According to the Internal Revenue Service, the formal tax season began on Monday, January 23. To make the 2022 tax filing season easier, here are four helpful tips that you should do before the end of January.
#1 Plan how you are going to file
It begins with planning. Whether you intend to utilize a professional tax preparer or tax preparation software or handle the return on your own, gathering information and tax documents will be necessary. Start as soon as possible, especially if you have complex investments or are a business owner. It will be useful to start now when you are receiving various tax forms (Form W-2, Form 1099 including 1099-MISC, 1099-INT, 1099-K).
Minimizing your taxable income for the year is still possible, which might dramatically reduce your tax liability.
#2 Consult a Tax Expert (and Hire One Now)
Choosing your filing option early on might make navigating taxes easier. For some, online tax software provides a quick, economic, and simple means of completing the task with minimal complexity. Others may benefit more from the expertise and experience offered by a professional tax preparer.
Daniella Flores, Jose Hernandez, and Kenneth Chavis, three financial professionals, urge engaging with a tax specialist when the case calls for it. Perhaps you operate a business, are self-employed, trade cryptocurrencies, or have rental income. The more complex your tax position, the more it makes sense to seek professional assistance.
If you are a company owner, consulting with an experienced CPA that can assist you with proactive tax planning will ensure that you are not only compliant but also preparing you to take steps to save you six figures or seven figures in future taxes, Chavis advises.
A tax professional can provide guidance, analyze your records, and submit your tax return, relieving you of a “big burden,” according to Flores, founder of the money, career, and side hustle resource site I Like to Dabble. A tax professional may help you save money on your tax statement by maximizing deductions and credits you would have missed otherwise. The fee might range from $100 to $1,000 or more; however, much will rely on your tax status. Organize your tax records in advance to save time and money when submitting them to your tax preparer.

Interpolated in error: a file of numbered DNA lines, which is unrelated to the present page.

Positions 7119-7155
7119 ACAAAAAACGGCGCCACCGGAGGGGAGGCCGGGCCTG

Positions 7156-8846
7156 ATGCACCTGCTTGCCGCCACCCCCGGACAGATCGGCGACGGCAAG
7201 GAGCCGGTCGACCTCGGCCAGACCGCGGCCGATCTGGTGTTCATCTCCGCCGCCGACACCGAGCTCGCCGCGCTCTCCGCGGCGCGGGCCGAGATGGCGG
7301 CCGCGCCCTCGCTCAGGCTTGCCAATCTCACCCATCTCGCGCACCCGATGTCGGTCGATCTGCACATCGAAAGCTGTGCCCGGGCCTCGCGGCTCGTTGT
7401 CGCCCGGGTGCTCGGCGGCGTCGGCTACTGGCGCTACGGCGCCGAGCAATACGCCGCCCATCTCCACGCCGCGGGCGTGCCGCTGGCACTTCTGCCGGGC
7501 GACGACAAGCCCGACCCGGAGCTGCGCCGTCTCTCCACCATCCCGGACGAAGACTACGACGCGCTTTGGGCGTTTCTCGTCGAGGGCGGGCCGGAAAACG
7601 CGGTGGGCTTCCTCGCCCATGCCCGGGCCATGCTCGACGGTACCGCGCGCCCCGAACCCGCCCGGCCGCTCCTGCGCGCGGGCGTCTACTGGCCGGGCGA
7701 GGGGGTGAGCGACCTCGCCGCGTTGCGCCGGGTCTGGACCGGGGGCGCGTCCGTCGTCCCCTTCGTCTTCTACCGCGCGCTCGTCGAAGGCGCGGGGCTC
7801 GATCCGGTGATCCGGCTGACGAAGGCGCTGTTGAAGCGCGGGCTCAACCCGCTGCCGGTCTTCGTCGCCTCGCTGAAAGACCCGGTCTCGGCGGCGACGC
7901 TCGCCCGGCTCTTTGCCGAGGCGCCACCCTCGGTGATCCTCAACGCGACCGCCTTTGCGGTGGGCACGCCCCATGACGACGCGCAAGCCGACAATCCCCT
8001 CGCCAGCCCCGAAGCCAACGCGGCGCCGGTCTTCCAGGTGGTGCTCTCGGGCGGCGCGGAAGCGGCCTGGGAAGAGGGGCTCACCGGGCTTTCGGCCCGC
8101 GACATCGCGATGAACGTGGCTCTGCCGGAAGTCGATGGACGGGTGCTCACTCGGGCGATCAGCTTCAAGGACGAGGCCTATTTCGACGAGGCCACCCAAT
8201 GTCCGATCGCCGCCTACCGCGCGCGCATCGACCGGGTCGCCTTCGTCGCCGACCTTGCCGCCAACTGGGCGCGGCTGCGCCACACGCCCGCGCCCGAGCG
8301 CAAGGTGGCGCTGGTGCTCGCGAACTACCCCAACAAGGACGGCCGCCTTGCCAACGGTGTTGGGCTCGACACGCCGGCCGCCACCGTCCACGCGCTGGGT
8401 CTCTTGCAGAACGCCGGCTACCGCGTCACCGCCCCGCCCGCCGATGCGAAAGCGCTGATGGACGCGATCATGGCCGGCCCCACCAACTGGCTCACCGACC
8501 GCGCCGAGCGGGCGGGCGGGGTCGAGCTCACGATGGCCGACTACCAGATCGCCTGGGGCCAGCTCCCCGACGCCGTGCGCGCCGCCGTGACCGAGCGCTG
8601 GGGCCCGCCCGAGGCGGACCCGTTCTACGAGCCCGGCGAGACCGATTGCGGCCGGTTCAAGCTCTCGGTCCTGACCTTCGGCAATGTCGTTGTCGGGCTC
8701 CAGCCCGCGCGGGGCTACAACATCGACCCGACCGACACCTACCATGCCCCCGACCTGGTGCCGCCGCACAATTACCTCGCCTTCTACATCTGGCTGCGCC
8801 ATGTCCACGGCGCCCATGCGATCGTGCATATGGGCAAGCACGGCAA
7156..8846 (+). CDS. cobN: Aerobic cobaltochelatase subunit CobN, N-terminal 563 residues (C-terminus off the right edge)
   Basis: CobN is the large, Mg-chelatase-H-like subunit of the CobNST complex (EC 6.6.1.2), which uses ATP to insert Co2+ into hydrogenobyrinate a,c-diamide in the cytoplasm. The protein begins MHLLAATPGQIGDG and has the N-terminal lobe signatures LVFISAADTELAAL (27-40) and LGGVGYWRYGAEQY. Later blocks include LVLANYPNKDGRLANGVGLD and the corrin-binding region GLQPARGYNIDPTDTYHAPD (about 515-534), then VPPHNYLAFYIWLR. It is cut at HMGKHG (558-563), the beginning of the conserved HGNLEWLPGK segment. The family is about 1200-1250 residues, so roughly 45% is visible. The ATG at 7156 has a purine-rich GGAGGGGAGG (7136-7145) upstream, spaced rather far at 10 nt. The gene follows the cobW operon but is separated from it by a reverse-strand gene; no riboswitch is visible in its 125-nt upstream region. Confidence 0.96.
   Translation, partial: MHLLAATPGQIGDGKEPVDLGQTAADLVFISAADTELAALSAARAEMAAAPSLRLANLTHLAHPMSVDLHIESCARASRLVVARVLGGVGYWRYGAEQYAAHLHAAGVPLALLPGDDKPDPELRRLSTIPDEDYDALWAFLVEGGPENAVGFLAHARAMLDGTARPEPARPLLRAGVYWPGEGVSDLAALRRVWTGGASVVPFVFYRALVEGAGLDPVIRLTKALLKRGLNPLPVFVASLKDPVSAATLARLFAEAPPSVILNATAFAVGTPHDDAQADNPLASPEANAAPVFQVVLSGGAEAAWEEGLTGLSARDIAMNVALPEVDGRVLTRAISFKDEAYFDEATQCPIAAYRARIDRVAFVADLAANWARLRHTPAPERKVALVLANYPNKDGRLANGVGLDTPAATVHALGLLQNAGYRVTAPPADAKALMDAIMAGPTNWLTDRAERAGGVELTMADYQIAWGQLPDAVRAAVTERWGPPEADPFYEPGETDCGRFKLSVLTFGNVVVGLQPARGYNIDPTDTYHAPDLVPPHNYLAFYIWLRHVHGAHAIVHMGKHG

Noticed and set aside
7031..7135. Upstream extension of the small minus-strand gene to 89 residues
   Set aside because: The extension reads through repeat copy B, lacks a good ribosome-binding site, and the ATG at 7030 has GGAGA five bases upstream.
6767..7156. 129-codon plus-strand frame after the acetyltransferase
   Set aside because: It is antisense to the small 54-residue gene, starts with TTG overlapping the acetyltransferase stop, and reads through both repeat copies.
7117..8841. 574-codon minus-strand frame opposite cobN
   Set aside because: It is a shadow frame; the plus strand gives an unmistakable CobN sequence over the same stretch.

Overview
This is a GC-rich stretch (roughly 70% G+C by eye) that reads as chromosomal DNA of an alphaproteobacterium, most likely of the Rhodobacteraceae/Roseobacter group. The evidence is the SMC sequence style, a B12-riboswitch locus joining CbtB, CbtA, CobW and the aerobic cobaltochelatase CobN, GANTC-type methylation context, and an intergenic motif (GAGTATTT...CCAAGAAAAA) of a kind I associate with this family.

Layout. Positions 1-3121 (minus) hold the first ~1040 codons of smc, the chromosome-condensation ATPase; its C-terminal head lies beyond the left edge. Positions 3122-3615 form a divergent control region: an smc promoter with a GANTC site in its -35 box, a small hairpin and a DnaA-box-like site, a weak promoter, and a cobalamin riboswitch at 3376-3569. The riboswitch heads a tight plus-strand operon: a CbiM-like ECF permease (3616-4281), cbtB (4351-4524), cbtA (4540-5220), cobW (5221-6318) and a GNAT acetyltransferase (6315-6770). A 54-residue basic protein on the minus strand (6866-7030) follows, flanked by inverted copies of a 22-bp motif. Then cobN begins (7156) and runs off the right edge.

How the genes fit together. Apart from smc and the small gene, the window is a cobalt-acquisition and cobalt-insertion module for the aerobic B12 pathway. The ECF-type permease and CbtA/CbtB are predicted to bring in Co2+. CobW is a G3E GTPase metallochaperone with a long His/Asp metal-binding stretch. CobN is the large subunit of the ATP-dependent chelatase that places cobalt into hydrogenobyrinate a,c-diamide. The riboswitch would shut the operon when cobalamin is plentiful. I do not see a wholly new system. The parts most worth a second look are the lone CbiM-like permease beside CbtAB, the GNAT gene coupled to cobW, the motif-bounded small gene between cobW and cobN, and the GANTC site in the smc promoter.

The creator of Financial University, Hernandez, asserts, A qualified tax counselor is definitely worth their cost and may save you a ton of problems and money over time.
If you want to deal with a certified CPA or tax accountant, it may be prudent to hire one as soon as possible. According to Michele Cagan, CPA, founder of Single Mom CPA and author of “Debt 101,” many tax preparers are taking fewer customers this year, and it may cost more than in the past because it’s more difficult to locate someone.
According to Cagan, many of her colleagues are not actively seeking new business, and many are reducing their customer roster. Cagan adds that she, too, is significantly restricting her tax clientele.
You may locate credentialed professionals in your region through databases like the IRS Directory of Federal Tax Return Preparers and IRS-affiliated professional groups like the National Association of Enrolled Agents and the American Institute of CPAs. If you are utilizing tax preparation software and want extra assistance from a tax professional, the cost will largely depend on how much assistance you want.
#3 Don’t Overlook Key Business Expenses
This year, millions of Americans established companies. According to three entrepreneurs and tax experts, you may use your business or side gig to minimize your tax burden if you fall into this category. You should take advantage of this opportunity as much as possible.